M&S has battled through the Covid storm but is far from home and dry

The chain has addressed some longstanding problems under boss Steve Rowe but needs to do more

Marks & Spencer is in the dock this week – in defence not of its Colin the Caterpillar cake, but of its annual figures after a tumultuous year for the high street.

Last week the retailer’s chief executive, Steve Rowe, stole some of his own thunder by stating that, despite the turmoil caused by coronavirus, management had made progress on their revamp of the 137-year-old chain.

After three years they had succeeded in “fixing the basics”, he said. At last some good news for investors, albeit tempered with the knowledge that Rowe has finished only stage one and there are two more to go.

The punishing trading conditions of the past year have made a difficult – some say impossible – job harder for Rowe and his team, with the successive lockdowns having a big impact on M&S. It entered the crisis hindered by an inferior clothing website, with its successful food business hobbled by its reliance on commuters and entertaining at home, and the forced closure of its in-store cafes.

As a result the full-year numbers are not expected to be pretty. Analysts forecast pre-tax profit of £43m, pulled down by one-offs such as Covid safety measures in stores and redundancy costs – although unlike other “essential” retailers M&S has not returned millions of pounds of business rates relief. Clothing and homewares sales will probably be down by a third, while its food halls will have notched up growth of about 1%.

Rowe’s teaser for the results came as he set tongues wagging with a management reshuffle that handed new responsibilities to the retailer’s strategy supremo, Katie Bickerstaffe, food boss, Stuart Machin, and finance chief, Eoin Tonge. The rejig sets up a three-horse race to succeed Rowe, who has been doing what is one of the biggest jobs in British retail since 2016. Tonge has taken over strategy from Bickerstaffe and is considered the favourite.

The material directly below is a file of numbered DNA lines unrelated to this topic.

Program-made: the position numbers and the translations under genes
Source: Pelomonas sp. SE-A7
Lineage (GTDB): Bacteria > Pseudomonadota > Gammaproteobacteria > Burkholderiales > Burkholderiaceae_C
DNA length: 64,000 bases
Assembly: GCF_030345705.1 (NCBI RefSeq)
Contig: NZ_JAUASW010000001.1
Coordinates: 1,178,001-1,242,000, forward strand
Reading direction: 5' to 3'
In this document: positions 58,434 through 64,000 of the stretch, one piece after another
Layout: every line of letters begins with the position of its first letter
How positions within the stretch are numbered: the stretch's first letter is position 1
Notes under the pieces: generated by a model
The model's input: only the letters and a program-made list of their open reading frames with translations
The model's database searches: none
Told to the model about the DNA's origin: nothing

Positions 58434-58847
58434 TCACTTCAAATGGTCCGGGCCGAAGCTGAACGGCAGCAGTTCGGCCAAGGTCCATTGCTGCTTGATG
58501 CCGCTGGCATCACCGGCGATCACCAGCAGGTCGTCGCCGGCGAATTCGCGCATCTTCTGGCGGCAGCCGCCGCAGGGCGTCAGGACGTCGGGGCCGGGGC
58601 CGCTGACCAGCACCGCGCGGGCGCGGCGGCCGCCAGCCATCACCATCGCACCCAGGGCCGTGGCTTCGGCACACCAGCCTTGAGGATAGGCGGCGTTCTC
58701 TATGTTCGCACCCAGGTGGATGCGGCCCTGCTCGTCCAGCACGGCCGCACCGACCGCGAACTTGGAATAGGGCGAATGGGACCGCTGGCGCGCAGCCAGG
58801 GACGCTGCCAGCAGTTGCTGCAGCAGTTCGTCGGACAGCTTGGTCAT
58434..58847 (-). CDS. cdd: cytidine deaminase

The divvying-out of responsibilities is billed as having left Rowe free to “concentrate on building the M&S of the future”. The business is certainly in a better state than the one he inherited from his predecessor, Marc Bolland. Weak stores have closed, costs have been slashed – involving heavy job losses – and there is now an online food business, thanks to a joint venture with Ocado.

The M&S share price has recovered from last year’s low of 85p to 152p and analysts at Berenberg, who think the company’s stake in Ocado alone is worth 60p, say this looks cheap: “We believe the results will highlight the progress M&S has made to address its weaknesses – and it should emerge from the pandemic a stronger business.”

There have been glimpses of M&S’s future direction as it adds third-party clothing and lingerie brands to a website that is finally fit for purpose. Plans to knock down and redevelop its largest UK store, at the Marble Arch end ofin London’s Oxford Street, show how it can unlock value tied up in its property.

But more than anything, the UK’s biggest clothing retailer has to convince people to buy its clothes again. Not everyone thinks it can do it.

Panmure Gordon analyst Tony Shiret fears M&S is in a “doom loop”. “The problem with the whole thing is that M&S is perpetually restructuring,” he says. “There’s always something that needs work and normally the restructuring involves closing something down, and the sales base gets smaller.”

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